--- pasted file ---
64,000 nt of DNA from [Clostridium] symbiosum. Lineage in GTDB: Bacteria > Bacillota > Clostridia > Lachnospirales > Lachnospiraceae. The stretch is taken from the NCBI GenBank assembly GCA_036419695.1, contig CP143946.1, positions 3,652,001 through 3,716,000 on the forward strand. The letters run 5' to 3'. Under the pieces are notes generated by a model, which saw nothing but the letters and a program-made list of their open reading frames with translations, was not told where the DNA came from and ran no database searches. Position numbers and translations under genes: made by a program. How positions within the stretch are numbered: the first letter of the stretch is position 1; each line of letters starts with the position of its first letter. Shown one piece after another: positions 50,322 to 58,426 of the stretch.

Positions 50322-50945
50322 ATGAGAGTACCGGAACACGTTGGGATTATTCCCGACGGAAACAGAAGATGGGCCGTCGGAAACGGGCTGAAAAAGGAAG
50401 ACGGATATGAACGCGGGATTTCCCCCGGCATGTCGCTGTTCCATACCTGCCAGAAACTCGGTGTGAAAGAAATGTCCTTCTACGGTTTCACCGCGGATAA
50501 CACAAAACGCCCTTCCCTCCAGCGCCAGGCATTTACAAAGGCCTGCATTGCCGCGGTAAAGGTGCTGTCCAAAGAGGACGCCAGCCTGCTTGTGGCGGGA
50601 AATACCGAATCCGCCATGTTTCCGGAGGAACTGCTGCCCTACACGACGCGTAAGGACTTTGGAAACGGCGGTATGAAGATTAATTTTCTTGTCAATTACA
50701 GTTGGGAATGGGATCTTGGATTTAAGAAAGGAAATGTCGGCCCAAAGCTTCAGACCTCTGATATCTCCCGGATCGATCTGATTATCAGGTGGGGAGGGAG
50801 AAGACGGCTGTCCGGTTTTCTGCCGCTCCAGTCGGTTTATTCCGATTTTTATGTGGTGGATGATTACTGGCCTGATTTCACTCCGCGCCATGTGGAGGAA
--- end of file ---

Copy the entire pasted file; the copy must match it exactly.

64,000 nt of DNA from [Clostridium] symbiosum. Lineage in GTDB: Bacteria > Bacillota > Clostridia > Lachnospirales > Lachnospiraceae. The stretch is taken from the NCBI GenBank assembly GCA_036419695.1, contig CP143946.1, positions 3,652,001 through 3,716,000 on the forward strand. The letters run 5' to 3'. Under the pieces are notes generated by a model, which saw nothing but the letters and a program-made list of their open reading frames with translations, was not told where the DNA came from and ran no database searches. Position numbers and translations under genes: made by a program. How positions within the stretch are numbered: the first letter of the stretch is position 1; each line of letters starts with the position of its first letter. Shown one piece after another: positions 50,322 to 58,426 of the stretch.

Positions 50322-50945
50322 ATGAGAGTACCGGAACACGTTGGGATTATTCCCGACGGAAACAGAAGATGGGCCGTCGGAAACGGGCTGAAAAAGGAAG
50401 ACGGATATGAACGCGGGATTTCCCCCGGCATGTCGCTGTTCCATACCTGCCAGAAACTCGGTGTGAAAGAAATGTCCTTCTACGGTTTCACCGCGGATAA
50501 CACAAAACGCCCTTCCCTCCAGCGCCAGGCATTTACAAAGGCCTGCATTGCCGCGGTAAAGGTGCTGTCCAAAGAGGACGCCAGCCTGCTTGTGGCGGGA
50601 AATACCGAATCCGCCATGTTTCCGGAGGAACTGCTGCCCTACACGACGCGTAAGGACTTTGGAAACGGCGGTATGAAGATTAATTTTCTTGTCAATTACA
50701 GTTGGGAATGGGATCTTGGATTTAAGAAAGGAAATGTCGGCCCAAAGCTTCAGACCTCTGATATCTCCCGGATCGATCTGATTATCAGGTGGGGAGGGAG
50801 AAGACGGCTGTCCGGTTTTCTGCCGCTCCAGTCGGTTTATTCCGATTTTTATGTGGTGGATGATTACTGGCCTGATTTCACTCCGCGCCATGTGGAGGAA